In a recent post I described how Claudia and I made a spur-of-the-moment detour to the North Rim of the Grand Canyon. We arrived in the afternoon, and spent the rest of the day checking out various viewpoints.
As sunset approached we had just enough light to check out one more spot. We made it there just after sunset, and in the gathering dusk I thought the light in the canyon to the west was exquisite: soft, with a beautiful backlit glow, and a slight haze to add atmosphere and depth.
My eye was drawn immediately to the repeating diagonals and V-shapes of the side canyon below me. It looked like a ready-made composition. I didn’t want to include the sky, because it was so much brighter than the land below, and that bright strip would pull the viewer’s eye up and away from what I wanted to emphasize: the land itself.
I made other photographs that evening, and the next morning. But this image remains one of my favorites from the trip. It’s hard to describe the mood of this photo: soft, maybe a little mysterious. But there’s a feeling to it that I like.
And that’s really what I was attracted to. I saw a composition I thought would work, but more importantly, I recognized a combination of elements – light, color, atmosphere, and composition – that could convey a feeling.
Over the years I’ve tried to hone my ability to recognize scenes that could convey a mood or feeling. It starts by looking for combinations of light, weather, and subject that might go beyond showing what a place looks like, and capture a little bit of what it feels like to be there. I also try to look inward as well as outward; to tune in to how I feel, or how the light, weather, and place make me feel at that moment. Then I look for visual elements that might help convey that feeling.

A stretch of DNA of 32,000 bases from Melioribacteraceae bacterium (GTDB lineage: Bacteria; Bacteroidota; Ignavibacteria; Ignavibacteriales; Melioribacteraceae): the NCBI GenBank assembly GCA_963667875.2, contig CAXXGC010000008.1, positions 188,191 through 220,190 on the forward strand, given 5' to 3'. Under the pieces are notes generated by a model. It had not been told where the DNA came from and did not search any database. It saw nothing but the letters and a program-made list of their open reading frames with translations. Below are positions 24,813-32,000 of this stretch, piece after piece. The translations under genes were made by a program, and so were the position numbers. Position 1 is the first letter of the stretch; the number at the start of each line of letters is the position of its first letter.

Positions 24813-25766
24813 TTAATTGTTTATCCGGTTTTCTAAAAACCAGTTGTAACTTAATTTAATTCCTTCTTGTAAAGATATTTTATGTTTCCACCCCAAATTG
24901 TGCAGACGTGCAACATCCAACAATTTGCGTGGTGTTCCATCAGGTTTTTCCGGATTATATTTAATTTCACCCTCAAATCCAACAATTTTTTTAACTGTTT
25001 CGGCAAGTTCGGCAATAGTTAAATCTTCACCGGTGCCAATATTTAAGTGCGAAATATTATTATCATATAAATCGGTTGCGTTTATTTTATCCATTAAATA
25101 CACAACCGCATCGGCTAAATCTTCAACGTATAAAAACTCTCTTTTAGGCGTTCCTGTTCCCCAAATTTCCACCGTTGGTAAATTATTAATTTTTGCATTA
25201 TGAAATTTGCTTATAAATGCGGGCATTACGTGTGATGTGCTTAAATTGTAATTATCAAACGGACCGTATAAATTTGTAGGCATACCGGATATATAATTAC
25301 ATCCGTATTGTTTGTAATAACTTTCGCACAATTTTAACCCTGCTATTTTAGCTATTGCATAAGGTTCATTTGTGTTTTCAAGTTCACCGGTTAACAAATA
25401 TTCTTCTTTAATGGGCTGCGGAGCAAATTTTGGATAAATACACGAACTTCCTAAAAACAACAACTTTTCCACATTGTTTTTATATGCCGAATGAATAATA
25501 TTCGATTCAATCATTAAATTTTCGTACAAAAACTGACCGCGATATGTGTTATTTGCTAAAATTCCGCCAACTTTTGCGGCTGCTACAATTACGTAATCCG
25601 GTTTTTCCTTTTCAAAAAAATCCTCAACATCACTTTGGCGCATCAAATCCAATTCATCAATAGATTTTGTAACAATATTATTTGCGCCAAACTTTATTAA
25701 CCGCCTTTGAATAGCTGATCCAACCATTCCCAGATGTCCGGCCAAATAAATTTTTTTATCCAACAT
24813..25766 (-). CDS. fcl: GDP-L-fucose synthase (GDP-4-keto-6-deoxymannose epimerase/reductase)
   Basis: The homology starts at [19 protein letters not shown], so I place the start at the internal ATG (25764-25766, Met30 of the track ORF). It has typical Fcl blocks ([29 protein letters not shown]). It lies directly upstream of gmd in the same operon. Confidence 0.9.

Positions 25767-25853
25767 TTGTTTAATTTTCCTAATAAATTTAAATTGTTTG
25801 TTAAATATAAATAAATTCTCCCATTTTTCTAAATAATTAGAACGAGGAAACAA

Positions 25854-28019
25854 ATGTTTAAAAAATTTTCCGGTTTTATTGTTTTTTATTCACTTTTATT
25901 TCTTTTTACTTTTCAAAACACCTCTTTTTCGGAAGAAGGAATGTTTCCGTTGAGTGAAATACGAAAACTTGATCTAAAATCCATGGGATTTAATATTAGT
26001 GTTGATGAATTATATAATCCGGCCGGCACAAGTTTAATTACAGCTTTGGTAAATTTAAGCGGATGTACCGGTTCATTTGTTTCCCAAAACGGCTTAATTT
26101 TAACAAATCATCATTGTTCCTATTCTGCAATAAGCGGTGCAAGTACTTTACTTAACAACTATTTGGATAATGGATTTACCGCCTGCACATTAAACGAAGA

I don’t want to over-analyze this. It’s an intuitive process, not an intellectual one. If something speaks to me I listen.
Sometimes I’ll sense that a scene has the potential to convey a mood, but not see immediately how to do that. Then I keep looking, and exploring, until something clicks. Or not. I don’t always find a solution.
In this case I saw the composition right away. Everything clicked in my mind and imagination immediately, and I instantly visualized how I wanted the image to look. That doesn’t happen often, but it’s nice when it does.
— Michael Frye
Michael Frye is a professional photographer specializing in landscapes and nature. He is the author or principal photographer of The Photographer’s Guide to Yosemite, Yosemite Meditations, Yosemite Meditations for Women, Yosemite Meditations for Adventurers, and Digital Landscape Photography: In the Footsteps of Ansel Adams and the Great Masters. He has also written three eBooks: Light & Land: Landscapes in the Digital Darkroom, Exposure for Outdoor Photography, and Landscapes in Lightroom: The Essential Step-by-Step Guide. Michael has written numerous magazine articles on the art and technique of photography, and his images have been published in over thirty countries around the world. Michael has lived either in or near Yosemite National Park since 1983, currently residing just outside the park in Mariposa, California.